On July 25th I did a 5K called Whitney's Run and I even shaved off 2 minutes from the 5k I did on July 2nd. I' was a little sore for a few days, but it was well worth it. It was for a great cause. All the proceeds went to a local Center that provides programs & help for suicide prevention programs. I thought this would be the perfect time to open op about how CF has impacted my emotional and mental health. You may not know this BUT mental health is one of the biggest issues CF patients deal with on a daily basis. In fact, the Cystic Fibrosis Foundation has really been focusing on these issues in the past 2 years. If you go to a CF care center (affiliated with the CF Foundation, which most are...) you take an assessment test to see how you deal with all the emotions CF throws at you. I was assessed in May (when I switched to my new CF center).
As I knew the results would reveal, I did scored high. I knew I would. I answered truthfully to all the questions, even though I knew it would not have the best score. CF Clinics have a social worker for a reason. They are there for us to utilize and help us deal with whatever issues we have. Mostly I struggled with fear of loss.
Having Cystic Fibrosis can be very stressful, even depressing at times. It can make you re-think a lot about your life and affect lots of decisions. I don't struggle a ton with depression, I have more anxiety due to CF. Overall, I love my life and I’m very blessed. Which is why I don’t get sad or feel bad that I have CF. I have a wonderful husband, a nice house, a great family (and extended family), and super supportive friends and community. However, that doesn't mean I don't struggle mentally or emotionally with my CF at all. I do. I am always worrying (it’s always in the back of my mind). I worry about normal things like making sure I get all my bills paid, balancing work, CF, housework, etc. But, on top of that I freak out about losing people. Death has really impacted in me. You see, it feels like every other month we lose a friend to CF and growing up I lost a friend almost every single year since age 10.. It's a very real aspect of the disease for me. So, I struggle a lot. I don't go to funerals or visitations (unless I really feel I should). Graves and coffins freak me out the most. I try to face my fears, but I still can't put flowers on a grave without freaking out to the point where Andrew sometimes has to coax me along, or put the flowers down for me. The last time I went to Laura’s gave (first time I attempted walking to the grave) I froze bawling my eyes out. I closed my eyes really tight and was too scared to open them, my husband had to carry me to the car (I'm 30 years old). It's embarrassing, but it is the truth. Seeing death as something common that happens randomly (taking friends that were 10-18 years old every single year) makes me terrified of losing those close to me... Family and Friends, I always ask to text me when home, because I seriously get sick with fear if I don't know they are home safe.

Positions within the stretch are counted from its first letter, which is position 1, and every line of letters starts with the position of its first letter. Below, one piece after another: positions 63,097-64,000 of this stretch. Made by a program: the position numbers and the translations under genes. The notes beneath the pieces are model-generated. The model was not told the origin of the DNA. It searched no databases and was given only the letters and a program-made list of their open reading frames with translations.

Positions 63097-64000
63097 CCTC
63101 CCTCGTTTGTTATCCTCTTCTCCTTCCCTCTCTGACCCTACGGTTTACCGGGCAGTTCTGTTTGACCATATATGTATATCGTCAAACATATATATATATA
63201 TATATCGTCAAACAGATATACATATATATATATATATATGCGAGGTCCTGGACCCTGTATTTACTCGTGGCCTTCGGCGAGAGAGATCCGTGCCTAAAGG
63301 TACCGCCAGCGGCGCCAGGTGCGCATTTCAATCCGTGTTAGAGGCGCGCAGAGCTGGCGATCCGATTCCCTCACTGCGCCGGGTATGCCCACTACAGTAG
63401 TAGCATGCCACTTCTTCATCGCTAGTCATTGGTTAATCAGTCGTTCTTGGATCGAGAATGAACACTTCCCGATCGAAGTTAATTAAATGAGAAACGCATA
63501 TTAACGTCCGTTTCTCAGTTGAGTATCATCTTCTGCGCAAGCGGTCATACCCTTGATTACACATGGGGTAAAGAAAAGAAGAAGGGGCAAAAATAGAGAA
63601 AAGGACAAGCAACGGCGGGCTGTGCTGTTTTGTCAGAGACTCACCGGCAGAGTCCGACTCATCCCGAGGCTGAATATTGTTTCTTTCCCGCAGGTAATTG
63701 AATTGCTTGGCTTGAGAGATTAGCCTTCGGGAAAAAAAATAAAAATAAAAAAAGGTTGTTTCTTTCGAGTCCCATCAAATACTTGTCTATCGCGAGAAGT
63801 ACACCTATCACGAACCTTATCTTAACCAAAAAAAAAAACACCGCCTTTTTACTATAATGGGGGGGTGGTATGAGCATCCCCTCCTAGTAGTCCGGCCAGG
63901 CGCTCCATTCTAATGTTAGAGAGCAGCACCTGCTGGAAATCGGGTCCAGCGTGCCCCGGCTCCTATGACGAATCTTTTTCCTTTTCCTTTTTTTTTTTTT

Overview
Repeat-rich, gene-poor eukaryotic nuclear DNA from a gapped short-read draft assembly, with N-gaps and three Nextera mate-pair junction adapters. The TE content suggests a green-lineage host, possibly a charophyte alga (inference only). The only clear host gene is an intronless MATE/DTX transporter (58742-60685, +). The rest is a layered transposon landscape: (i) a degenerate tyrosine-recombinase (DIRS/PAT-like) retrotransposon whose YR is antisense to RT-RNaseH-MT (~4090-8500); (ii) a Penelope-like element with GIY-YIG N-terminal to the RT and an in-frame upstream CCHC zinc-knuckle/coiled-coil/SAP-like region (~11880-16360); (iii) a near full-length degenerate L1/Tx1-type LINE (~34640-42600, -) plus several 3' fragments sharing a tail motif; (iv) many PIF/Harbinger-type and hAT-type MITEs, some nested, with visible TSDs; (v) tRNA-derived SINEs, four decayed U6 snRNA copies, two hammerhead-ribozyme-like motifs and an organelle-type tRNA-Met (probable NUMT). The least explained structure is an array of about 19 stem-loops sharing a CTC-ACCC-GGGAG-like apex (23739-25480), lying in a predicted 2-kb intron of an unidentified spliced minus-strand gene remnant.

I’m trying very hard to work on this and Andrew has helped quite a bit. The other part of death that freaks me out is seeing myself in those coffins. I have never believed I would live past 45-50. To be honest, I know if some new research drugs or medical interventions aren't brought to market soon, I will really have a hard time growing old. You see, I don't respond to IVs anymore, at least I haven't for the last 2 years.
I lose 3-5% per illness/hospitalization, if this keeps up...It means I could be at 28% and transplant range in 3 years (at worst). Terrifying. So this is what basically causes my anxiety. The fear of losing people I love, or worse the fear that they will lose me. I want to grow old with Andrew and have a family of our own, but it is terrifying at the same time.
That being said, I know I can’t live in fear or let it control me (my Psychology Major in College helped me learn ways to cope too). Andrew and I are very open about my fears and while I want to be realistic about my health. I also have to always have faith and hope. I believe in my heart new medications will keep coming to market and I will have a chance to grow old with Andrew and have a family. I try to focus on the positive. Too be honest, I do not regret having Cystic Fibrosis. While it is a very difficult and time consuming disease, it has also taught me a lot over the years. But, I have to be honest with myself and realize CF affects not just my physical health. I will continue to work on this aspect and fight my fears. I do this by taking/ doing all my meds, keeping active in the CF community, exercising (doing 5ks) to keep my lungs working hard!
I wanted to share, because I know most people don’t want to admit their weaknesses, but it is important. We can never surpass them until we understand them, which one reason why I think a social worker’s role (at CF Clinics especially) is so crucial to the CF Centers. Don’t be afraid to talk about it!